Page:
Small wind not so small

Flagstaff, AZ – Not too long ago homeowners wanting to save money and shrink their carbon footprint installed solar panels. Now small wind turbines are sprouting up all over the country. More and more people are buying wind turbines as federal and state tax credits make them more economical. And northern Arizona has become a center for the small wind industry. Arizona Public Radio's Laurel Morales has the latest installment of KNAU's week-long series "Going Green."

SFX: wind chime

A wind chime is music to John Miller's ears. It means the investment in his front yard wind turbine is paying off.

MILLER: During the really windy months I had one APS bill which I should've paid around 80 dollars it was 15. I had another one again around 80 dollars and I paid 34.

Not all months show that dramatic a savings. Not all months are windy. But thanks to recent tax credits and some help from APS the turbine in front of his home east of Flagstaff will pay for itself in a few years. Miller says it cost about 35-hundred dollars after the tax credits kicked in. He got a deal from his installer because the model is so new. And it took a couple months to work out the kinks.

But once installed it was the talk of the neighborhood. Initially his neighbors were worried about the 30-foot-tall wind turbine's potential noise and their view of the San Francisco Peaks, but now they're looking into getting their own.

MILLER: You'd see people drive they'd stop and just look. We probably get three to four inquiries a week I'm absolutely amazed we were initially the second in the area if you look around there's one, two, three. And I know five more going up in the area within the next 30-60 days. Miller has saved money and likes that he's doing something good for the environment. On top of that he bought local.

SFX: cross fade to manufacturing warehouse sounds drill, fan

Southwest Windpower's Andy Kruse gives a tour of the Flagstaff facility. He would like small wind turbines to be as prevalent as mailboxes.

KRUSE: This here is the Skystream production line. We can manufacture about 400 Skystreams a month off of this particular line.

Southwest's latest model - what Miller has installed - has made small wind worthwhile for homeowners and it jumpstarted its domestic market.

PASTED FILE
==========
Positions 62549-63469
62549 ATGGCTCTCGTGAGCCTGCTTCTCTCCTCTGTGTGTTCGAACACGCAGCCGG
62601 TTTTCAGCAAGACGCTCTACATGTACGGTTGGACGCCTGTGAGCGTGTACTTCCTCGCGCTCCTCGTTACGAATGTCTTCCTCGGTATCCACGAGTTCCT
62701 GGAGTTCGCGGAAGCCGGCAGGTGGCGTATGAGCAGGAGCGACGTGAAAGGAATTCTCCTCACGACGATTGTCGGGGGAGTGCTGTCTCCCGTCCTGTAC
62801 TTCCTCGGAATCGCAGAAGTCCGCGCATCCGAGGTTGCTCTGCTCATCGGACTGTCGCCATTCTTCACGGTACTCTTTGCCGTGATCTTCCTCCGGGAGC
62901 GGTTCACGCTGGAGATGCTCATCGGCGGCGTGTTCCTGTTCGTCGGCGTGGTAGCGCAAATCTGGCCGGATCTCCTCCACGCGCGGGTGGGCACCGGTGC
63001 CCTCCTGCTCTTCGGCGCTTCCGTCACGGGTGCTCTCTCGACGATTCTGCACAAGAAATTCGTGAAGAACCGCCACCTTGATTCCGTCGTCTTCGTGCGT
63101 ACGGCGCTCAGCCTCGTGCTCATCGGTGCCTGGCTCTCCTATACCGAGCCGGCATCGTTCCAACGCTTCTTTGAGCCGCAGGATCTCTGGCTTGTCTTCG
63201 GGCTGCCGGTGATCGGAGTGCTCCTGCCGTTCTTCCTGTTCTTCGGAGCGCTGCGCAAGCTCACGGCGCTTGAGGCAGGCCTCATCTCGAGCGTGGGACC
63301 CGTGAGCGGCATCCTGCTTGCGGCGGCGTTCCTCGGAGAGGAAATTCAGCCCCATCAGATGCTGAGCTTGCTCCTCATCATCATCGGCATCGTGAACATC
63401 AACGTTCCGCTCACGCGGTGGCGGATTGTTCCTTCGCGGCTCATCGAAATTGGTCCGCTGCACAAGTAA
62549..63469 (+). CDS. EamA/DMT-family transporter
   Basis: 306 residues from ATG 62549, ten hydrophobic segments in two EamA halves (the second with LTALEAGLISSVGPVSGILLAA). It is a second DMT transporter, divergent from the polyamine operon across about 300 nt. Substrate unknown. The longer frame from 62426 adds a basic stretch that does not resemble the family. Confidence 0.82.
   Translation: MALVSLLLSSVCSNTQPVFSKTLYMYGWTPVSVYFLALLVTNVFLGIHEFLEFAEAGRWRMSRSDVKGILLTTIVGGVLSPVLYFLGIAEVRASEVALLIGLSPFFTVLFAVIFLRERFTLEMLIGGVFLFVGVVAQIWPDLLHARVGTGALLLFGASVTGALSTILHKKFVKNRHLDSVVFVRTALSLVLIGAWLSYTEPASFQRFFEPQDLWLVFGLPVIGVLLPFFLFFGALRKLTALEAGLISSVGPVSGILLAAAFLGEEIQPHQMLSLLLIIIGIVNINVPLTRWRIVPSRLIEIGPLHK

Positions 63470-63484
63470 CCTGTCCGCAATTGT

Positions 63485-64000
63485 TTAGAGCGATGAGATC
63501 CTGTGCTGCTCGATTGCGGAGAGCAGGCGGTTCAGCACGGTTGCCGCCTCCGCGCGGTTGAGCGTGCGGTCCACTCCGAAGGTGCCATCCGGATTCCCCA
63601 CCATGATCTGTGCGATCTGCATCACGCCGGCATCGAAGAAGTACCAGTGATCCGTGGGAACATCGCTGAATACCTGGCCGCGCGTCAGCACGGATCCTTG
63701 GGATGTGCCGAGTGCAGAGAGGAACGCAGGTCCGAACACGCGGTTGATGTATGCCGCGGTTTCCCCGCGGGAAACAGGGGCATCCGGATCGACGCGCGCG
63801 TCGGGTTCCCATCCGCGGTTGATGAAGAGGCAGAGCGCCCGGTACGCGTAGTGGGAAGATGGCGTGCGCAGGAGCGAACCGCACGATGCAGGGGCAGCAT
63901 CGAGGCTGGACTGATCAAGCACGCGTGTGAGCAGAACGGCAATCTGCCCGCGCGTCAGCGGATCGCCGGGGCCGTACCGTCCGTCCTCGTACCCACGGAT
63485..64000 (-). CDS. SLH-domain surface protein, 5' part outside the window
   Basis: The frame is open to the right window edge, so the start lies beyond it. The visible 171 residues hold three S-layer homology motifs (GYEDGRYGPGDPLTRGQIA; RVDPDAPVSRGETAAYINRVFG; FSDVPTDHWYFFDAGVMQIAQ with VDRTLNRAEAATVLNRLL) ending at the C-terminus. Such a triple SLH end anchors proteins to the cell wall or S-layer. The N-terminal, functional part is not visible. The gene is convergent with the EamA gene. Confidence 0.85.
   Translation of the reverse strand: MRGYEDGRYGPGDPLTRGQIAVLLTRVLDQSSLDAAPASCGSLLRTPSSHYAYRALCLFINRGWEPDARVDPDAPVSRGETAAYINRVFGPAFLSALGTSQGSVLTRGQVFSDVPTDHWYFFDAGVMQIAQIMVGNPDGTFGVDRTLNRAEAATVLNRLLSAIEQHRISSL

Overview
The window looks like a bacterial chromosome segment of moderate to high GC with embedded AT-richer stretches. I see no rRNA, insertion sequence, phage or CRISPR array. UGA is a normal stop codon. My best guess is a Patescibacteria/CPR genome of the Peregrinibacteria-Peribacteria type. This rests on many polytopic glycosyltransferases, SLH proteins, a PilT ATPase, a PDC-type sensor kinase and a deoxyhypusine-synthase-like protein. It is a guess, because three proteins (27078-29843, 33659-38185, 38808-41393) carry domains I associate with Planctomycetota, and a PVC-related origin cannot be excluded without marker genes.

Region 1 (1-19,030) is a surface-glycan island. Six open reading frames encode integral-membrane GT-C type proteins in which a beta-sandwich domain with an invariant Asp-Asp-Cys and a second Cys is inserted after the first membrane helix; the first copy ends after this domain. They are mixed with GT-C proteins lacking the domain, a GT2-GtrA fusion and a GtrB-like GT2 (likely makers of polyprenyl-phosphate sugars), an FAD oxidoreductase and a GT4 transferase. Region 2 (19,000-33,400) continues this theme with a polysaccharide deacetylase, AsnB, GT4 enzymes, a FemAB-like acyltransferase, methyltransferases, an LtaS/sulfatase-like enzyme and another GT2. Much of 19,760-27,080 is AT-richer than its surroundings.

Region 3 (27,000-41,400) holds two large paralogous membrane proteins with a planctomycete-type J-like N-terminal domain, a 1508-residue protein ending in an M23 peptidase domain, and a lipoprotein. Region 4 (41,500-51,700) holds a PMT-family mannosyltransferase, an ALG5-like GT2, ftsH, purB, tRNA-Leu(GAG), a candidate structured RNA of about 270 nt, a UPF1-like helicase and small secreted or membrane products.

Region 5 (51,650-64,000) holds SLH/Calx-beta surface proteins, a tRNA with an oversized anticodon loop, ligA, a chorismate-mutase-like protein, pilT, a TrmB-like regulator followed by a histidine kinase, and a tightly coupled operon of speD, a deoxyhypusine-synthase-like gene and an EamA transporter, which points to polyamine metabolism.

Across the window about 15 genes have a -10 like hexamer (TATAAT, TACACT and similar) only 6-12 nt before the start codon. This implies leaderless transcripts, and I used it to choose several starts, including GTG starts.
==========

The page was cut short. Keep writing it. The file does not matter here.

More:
Twenty years ago it was hard to imagine the multi million dollar company it is today. Kruse markets the wind turbines. His partner David Calley engineered their first products. The former WL Gore employees worked out of Calley's dad's garage.

KRUSE: In those early days nothing was easy. We didn't even have electricity. We had to produce our own electricity to even make the power to run the machines to build the wind turbines because it was off the grid. It was very difficult. It was basically just credit cards a little bit of family money and dreams.

They now employ more than 80 people and deliver their turbines to more than 88 countries. Southwest is the world's largest producer of small wind turbines. Kruse recalls one rewarding sale to a bar owner in the Dominican Republic.

KRUSE: It was just a grass hut and she would serve drinks to the locals til the sun went down and was able to invest in one of our small wind turbines. And all of a sudden she had lights her business quadrupled. She took one of our products and just completely transformed her life.

Southwest plans to expand with the help of some big investors like General Electric. They're even putting turbines on top of parking lot lights at a California Walmart. He helped lobby for the new 4-thousand dollar federal tax credit, which has sparked a jump in sales.

But there are still challenges. A few months ago the slow economy forced them to lay off 16 people in Flagstaff.

KRUSE: The economy hit everybody very hard a lot of companies went out of business. We've seen bankruptcies like we never have before. We saw a lot of those challenges as well. People started saying I need to wait. Of course that results in us having to lay some people off. We need to remain responsible to our shareholders as much as it pained us to do that.

Kruse says they've brought back four of those laid off.

And now there's talk of moving the plant some place more cost effective. The company just signed a two-year lease in Flagstaff but historically they've signed for five. If the demand for small wind turbines continues to grow, then Southwest Windpower may just out grow Flagstaff.

For Arizona Public Radio I'm Laurel Morales in Flagstaff.